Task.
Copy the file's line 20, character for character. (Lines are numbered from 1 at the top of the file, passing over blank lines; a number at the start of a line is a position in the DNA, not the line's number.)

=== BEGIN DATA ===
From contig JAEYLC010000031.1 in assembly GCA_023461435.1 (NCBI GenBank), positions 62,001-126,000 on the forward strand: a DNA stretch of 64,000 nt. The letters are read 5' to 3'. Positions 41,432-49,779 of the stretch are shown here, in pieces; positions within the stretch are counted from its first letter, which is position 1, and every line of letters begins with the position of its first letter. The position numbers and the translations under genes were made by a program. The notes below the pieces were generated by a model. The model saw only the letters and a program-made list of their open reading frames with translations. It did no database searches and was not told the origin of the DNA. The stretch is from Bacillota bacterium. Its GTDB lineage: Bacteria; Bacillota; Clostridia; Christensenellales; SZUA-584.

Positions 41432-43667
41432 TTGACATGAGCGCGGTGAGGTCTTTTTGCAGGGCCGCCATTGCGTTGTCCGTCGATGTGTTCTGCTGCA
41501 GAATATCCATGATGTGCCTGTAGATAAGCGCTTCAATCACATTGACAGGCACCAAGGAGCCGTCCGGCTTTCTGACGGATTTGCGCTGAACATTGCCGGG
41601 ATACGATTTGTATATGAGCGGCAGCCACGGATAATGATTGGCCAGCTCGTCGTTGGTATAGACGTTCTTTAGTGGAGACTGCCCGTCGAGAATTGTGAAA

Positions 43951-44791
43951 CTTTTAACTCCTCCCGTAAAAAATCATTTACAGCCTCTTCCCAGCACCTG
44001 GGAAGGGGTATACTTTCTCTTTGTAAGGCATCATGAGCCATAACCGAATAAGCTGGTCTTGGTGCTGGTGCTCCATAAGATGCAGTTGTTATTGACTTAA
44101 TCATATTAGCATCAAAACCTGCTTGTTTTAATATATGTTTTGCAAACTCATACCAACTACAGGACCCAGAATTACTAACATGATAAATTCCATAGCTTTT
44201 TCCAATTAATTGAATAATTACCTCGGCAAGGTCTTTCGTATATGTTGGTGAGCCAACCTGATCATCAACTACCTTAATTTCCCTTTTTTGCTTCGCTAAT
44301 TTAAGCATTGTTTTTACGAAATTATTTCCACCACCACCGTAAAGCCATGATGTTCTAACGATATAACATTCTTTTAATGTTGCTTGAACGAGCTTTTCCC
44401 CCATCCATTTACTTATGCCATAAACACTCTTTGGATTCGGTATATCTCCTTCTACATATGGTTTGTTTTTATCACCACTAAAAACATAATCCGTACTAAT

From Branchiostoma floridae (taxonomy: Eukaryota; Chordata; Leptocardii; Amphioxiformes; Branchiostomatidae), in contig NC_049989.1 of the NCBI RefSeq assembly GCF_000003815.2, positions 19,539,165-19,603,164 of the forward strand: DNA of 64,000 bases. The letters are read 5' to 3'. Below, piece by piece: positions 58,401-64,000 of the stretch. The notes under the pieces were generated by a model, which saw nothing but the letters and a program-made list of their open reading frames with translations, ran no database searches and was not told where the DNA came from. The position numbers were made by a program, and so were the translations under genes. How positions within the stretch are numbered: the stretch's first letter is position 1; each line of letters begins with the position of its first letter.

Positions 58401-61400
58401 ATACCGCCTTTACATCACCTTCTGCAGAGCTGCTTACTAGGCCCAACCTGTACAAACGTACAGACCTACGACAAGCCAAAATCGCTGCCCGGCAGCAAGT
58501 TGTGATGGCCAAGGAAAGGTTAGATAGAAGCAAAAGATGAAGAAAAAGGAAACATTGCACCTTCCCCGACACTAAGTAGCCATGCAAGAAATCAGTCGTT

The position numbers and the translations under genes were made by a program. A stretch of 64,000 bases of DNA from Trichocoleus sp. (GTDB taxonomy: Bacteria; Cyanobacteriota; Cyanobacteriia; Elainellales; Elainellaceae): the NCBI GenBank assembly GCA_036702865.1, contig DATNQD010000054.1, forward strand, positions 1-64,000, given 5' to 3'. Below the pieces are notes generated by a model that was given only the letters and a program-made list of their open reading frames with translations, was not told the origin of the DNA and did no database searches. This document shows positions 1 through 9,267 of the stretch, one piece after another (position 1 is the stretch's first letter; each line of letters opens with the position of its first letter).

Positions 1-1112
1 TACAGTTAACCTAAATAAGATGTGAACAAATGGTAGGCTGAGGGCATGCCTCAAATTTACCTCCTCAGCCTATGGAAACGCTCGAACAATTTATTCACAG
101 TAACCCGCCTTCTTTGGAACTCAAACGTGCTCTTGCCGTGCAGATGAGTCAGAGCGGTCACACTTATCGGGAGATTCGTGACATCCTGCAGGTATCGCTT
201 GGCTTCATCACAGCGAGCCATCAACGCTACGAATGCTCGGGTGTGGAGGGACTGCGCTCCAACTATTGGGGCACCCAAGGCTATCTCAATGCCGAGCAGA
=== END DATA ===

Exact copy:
101 TAACCCGCCTTCTTTGGAACTCAAACGTGCTCTTGCCGTGCAGATGAGTCAGAGCGGTCACACTTATCGGGAGATTCGTGACATCCTGCAGGTATCGCTT